Conclusion

We imaged the crustal structure by using the receiver function \(H\)-\(\kappa\) stacking technique and obtained the results of the crustal thickness and average Vp/Vs ratio structures covering the Shanxi Rift and surrounding regions. The results show that the crustal thickness gradually increases from southeast to northwest in the research region. The Moho depth is positively correlated with altitude (isostasy coefficient is 5.51), implying that there may be an exchange of crust–mantle materials beneath the Shanxi rift and its adjacent regions. The Yuncheng graben exhibits the strongest crustal thinning, followed by the Linfen and Taiyuan grabens, which indicates that the grabens in the Shanxi Rift have probably gradually developed from south to north. The average Vp/Vs ratios of the Yuncheng, Xinding, and Datong grabens in the north and south of the Shanxi Rift are higher than those of the Taiyuan and Linfen grabens in the central part, and the zones of densely distributed earthquakes are located in the abrupt belt of variation in the Vp/Vs ratio (in places with lower Vp/Vs ratios). We speculate that the possibility of strong earthquakes in the central Shanxi Rift is larger than that on the northern and southern sides.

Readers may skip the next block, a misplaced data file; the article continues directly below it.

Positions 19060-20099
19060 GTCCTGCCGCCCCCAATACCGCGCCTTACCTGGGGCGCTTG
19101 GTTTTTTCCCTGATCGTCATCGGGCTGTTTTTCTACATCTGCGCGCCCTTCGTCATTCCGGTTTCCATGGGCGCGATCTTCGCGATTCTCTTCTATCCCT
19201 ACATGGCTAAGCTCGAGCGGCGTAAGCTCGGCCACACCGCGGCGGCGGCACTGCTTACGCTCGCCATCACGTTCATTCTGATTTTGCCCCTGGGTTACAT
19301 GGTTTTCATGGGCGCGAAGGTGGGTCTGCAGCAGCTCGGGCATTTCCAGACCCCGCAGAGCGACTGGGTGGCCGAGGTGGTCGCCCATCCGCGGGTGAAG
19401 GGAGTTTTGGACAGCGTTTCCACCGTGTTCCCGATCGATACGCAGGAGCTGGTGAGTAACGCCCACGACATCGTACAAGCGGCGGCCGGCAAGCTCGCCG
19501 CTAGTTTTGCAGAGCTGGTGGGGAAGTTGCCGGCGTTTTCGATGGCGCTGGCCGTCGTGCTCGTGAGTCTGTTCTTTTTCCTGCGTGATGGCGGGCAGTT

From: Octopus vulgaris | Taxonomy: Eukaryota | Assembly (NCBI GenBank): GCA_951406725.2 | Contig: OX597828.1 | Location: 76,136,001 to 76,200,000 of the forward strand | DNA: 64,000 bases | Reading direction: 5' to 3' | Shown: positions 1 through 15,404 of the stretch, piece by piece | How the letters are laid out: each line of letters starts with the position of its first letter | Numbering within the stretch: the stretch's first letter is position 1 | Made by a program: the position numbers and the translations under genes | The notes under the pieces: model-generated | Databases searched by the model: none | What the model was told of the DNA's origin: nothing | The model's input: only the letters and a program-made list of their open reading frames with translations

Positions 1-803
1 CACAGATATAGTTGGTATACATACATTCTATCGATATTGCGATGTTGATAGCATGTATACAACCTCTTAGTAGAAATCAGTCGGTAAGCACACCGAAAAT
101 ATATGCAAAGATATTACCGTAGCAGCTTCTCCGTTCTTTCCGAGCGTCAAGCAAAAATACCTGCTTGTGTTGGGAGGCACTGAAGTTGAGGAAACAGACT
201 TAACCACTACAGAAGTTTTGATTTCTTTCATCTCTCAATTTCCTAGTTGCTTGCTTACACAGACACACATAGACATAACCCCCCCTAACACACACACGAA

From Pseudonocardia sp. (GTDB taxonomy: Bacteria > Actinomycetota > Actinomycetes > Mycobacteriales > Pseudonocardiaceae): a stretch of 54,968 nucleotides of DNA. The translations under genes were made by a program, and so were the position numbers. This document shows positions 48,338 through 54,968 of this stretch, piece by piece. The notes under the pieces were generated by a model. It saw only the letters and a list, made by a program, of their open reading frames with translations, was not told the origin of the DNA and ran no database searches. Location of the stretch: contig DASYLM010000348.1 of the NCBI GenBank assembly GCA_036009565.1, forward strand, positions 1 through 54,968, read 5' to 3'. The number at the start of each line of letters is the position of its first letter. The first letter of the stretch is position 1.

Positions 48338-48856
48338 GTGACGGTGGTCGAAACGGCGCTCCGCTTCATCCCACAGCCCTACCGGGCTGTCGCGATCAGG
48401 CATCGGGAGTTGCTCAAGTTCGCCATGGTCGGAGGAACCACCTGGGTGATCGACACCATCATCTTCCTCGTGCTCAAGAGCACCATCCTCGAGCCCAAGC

Availability of data and materials

Seismic waveform data by China Seismic Array Data Management Center at Institute of Geophysics, China Earthquake Administration (http://www.chinarraydmc.cn/, https://doi.org/10.12001/ChinArray.Data).

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Acknowledgements

We thank the China Earthquake Administration for the seismic waveform data used in this study. We are grateful to two anonymous reviewers and Associate Editors Dr. Pascal Audet for their constructive reviews, which have greatly improved the presentation of this paper.

Funding

This study was supported by National Key Research and Development Program of China (2017YFC1500103), National Natural Science Foundation of China (Grants 41704050) and the Fundamental Scientific Research Project of Institute of Geology, China Earthquake Administration (IGCEA2016).

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CJ, LS and CY carried out most of geologic investigation, data collection and pre-treatment. YZ, LX and SX contributed to data of the earthquake distribution in the study. CY and CJ analyzed the data and drafted the manuscript. All the authors read and approved the final manuscript.